Promotions vs Loyalty Programmes
Promoting your business through traditional, one-size-fits-all techniques like flash sales and discounts that shave your margins thin feels like a no-brainer. After all, most businesses will be able to look back on a few years’ worth of promotions and see a healthy spike in business accompanying each one.
The mechanism behind that spike isn’t hard to understand. In fact, it’s one of the simplest premises in the business world: competitive prices that feel almost too good to be true will get bodies through the door, and the cash register ringing like a pinball machine.
This is why promotions have been a key part of commerce for a very long time. They’re simple, easy, a great way to shift stock that’s wearing a hole in the carpet, and they tend to offer up a pretty compelling upshot: more business, even if margins are slim.
But how do they really stack up against a B2B loyalty programme designed to cultivate customer loyalty over the long term?
The winner: promotions if you want instant, on-the-spot results, loyalty programmes if you want to generate a strong ROI that withstands the test of time and competition.
A sale or promotion can be done on the spot. It’s ideal for shifting time-sensitive stock – say, Christmas decorations that go on sale for a fraction of the price in January or items in a bakery at the tail-end of the day – and it doesn’t take much work or effort to pull it off. They can be done at the drop of a hat, and the results are instantaneous – high footfall and plenty of transactions.
Essentially, they’re a means to an end.
It’s undeniable that a good customer loyalty programme – one that’s actually worth its salt – takes longer to get up and running. With the right expertise on hand, it doesn’t need a mile-long timeline to complete, but it takes longer to implement than a sale poster in the window.
But, once implemented, a customer loyalty programme operates in tandem with your customers. It’s infinitely scalable and relatively quick to start delivering tangible results, and you don’t need to overwork the marketing channels to maintain interest. It gathers valuable customer data, encourages ongoing engagement and return business, and boosts your brand’s reputation as a truly customer-centric company. And that goes on and on (and on) as your business grows and takes on more and more of the very best kind of customer, or as your channel grows.
We know better than anyone how effective the right channel incentives can be at reinvigorating every partner and boosting business as a result.
Customer lifetime value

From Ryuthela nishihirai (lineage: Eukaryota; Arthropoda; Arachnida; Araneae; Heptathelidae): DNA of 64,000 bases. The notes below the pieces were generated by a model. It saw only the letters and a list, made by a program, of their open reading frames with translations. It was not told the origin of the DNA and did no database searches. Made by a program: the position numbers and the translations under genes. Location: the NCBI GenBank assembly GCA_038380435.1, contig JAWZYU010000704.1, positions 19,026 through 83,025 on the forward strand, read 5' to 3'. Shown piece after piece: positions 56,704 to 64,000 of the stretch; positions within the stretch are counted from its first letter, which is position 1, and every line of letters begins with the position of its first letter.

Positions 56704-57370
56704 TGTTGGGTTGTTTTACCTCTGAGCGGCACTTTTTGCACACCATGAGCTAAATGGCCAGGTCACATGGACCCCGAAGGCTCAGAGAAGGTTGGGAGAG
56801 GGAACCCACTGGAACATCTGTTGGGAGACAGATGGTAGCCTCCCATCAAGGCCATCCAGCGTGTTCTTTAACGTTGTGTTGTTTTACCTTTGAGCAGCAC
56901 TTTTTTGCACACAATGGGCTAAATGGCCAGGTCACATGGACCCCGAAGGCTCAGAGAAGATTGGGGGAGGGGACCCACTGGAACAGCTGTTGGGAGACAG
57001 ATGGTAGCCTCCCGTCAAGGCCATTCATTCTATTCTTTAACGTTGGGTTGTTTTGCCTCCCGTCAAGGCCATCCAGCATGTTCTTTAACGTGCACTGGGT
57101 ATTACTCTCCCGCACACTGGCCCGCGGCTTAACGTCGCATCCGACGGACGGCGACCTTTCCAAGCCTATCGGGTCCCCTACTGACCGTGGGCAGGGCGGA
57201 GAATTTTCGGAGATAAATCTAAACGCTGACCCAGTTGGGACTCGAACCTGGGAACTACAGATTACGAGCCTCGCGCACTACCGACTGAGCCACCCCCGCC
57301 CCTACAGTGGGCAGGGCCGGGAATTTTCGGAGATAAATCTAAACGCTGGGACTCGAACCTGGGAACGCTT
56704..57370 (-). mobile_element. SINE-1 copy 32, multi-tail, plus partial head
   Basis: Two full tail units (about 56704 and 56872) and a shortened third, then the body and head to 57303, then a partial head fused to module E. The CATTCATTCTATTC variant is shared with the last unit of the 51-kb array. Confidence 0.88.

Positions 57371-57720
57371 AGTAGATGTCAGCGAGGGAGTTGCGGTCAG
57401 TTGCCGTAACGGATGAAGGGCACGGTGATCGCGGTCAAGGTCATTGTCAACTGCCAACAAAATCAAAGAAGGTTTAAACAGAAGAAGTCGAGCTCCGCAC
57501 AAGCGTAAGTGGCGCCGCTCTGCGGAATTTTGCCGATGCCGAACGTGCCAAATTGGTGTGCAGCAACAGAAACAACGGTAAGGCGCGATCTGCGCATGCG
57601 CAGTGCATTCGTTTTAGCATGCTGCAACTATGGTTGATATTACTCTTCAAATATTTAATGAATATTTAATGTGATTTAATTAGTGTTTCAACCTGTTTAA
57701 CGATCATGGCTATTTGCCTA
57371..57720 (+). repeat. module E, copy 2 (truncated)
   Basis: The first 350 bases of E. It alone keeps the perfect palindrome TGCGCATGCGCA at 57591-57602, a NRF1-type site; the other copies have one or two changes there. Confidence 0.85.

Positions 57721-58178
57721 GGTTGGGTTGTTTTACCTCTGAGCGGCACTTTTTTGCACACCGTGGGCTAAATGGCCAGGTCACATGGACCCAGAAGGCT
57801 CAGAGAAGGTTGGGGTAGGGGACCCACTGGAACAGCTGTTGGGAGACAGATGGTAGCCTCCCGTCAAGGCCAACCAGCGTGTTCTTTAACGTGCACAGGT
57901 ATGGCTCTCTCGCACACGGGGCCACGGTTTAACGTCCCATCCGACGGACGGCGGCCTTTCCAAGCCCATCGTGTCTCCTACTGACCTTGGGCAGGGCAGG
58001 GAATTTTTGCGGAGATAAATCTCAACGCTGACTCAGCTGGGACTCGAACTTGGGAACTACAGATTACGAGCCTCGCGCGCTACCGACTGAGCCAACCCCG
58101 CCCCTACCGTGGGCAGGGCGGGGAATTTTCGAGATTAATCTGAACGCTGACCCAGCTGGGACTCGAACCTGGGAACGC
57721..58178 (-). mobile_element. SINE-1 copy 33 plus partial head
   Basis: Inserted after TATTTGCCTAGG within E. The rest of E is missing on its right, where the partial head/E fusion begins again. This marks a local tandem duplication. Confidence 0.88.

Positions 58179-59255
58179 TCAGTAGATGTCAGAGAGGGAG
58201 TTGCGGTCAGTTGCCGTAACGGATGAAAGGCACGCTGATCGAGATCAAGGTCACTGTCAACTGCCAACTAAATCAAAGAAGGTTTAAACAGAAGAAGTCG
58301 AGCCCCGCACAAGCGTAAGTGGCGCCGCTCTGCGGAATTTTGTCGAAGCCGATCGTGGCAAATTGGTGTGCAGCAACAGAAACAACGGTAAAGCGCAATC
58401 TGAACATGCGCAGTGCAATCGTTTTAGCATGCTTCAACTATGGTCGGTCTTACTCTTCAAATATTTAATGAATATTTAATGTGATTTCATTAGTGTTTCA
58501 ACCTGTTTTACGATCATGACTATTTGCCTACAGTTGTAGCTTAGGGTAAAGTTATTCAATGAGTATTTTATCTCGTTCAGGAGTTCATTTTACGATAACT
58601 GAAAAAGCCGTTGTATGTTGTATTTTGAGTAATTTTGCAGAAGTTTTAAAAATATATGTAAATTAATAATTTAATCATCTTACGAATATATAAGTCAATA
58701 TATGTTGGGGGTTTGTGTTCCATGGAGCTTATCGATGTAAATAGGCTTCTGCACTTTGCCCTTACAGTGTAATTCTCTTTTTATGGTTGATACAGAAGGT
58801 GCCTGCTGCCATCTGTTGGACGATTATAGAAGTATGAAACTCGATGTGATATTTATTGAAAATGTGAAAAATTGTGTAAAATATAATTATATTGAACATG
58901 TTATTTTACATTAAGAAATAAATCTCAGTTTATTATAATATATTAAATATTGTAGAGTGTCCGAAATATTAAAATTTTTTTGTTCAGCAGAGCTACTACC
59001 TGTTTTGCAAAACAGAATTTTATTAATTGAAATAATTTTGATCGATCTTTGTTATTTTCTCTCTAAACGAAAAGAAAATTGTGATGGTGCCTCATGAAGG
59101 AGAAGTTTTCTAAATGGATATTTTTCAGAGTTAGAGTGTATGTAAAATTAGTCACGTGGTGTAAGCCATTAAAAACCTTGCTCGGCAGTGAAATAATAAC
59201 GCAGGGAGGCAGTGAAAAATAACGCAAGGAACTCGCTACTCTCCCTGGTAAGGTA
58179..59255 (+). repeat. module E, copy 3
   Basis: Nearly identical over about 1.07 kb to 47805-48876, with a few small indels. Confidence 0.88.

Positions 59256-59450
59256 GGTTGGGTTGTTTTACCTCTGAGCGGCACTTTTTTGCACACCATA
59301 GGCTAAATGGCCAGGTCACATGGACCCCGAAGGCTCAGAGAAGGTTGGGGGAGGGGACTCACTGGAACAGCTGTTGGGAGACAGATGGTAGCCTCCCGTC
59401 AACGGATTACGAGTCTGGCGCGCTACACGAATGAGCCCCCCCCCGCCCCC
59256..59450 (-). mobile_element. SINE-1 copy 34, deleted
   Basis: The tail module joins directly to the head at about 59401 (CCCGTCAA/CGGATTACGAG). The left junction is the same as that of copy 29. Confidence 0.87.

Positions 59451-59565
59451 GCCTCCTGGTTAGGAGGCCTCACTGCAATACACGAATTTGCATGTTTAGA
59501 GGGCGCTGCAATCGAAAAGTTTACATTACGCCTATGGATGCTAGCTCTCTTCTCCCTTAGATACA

The winner: customer loyalty programmes, without a doubt.
This one is pretty much a no-brainer since customer loyalty programmes hit upon all the key metrics for calculating customer value. When you’re looking at customer lifetime value, for instance, then a long-term committed customer will help to raise the average customer lifespan way longer than a customer who only lasts as long as whatever sale you’re running.
When you’re looking at total customer value, there’s a good chance that a loyal customer who’s willing to pay a premium for your brand is going to raise your average purchase value a lot more than a customer who’s only here when it’s 50% off.
Whatever way you frame it, customers who are truly ‘in it’ with you are worth way, way more.
We tend to talk about the most valuable kind of customer as the evangelist. Unlike mercenary customers who bounce between one promotion and the next, not really caring which brand they’re shopping from so long as they offer the most competitive price, evangelists are more resolute in who they align with. They are the most valuable types of customers because they don’t depend on razor thin margins to stay interested, and they’re exactly what a good customer loyalty programme targets.
The winner: again, this is a no-brainer. Customer loyalty programmes enable you to preserve your margins without losing business.
The odd sale or promotion here or there is no big deal. Pretty much any business can afford to factor that into their projections without breaking a sweat, and they can be useful for boosting visibility. But the trouble comes when your customer acquisition strategy depends on promotions – when, each and every time there’s a lull in business, your best course of action is to run another sale.
This is a really detrimental cycle to get into, and it can be hard to break out of it once and for all. Think of the big furniture companies that seem to be running sales more often than they’re not. Most customers wouldn’t consider lending them their business unless they’re running a sale. While it may work for them, it’s not a cookie-cutter strategy for other businesses in other industries.
Less than 50% of customers avoid brands based on a lack of offers, which means more than half are looking for something more meaningful than a sale or promotion.
Loyalty programmes are the perfect antidote. Investing into a scalable programme means you can leave your margins alone while growing your customer base in a way that proves sustainable and much more cost-effective.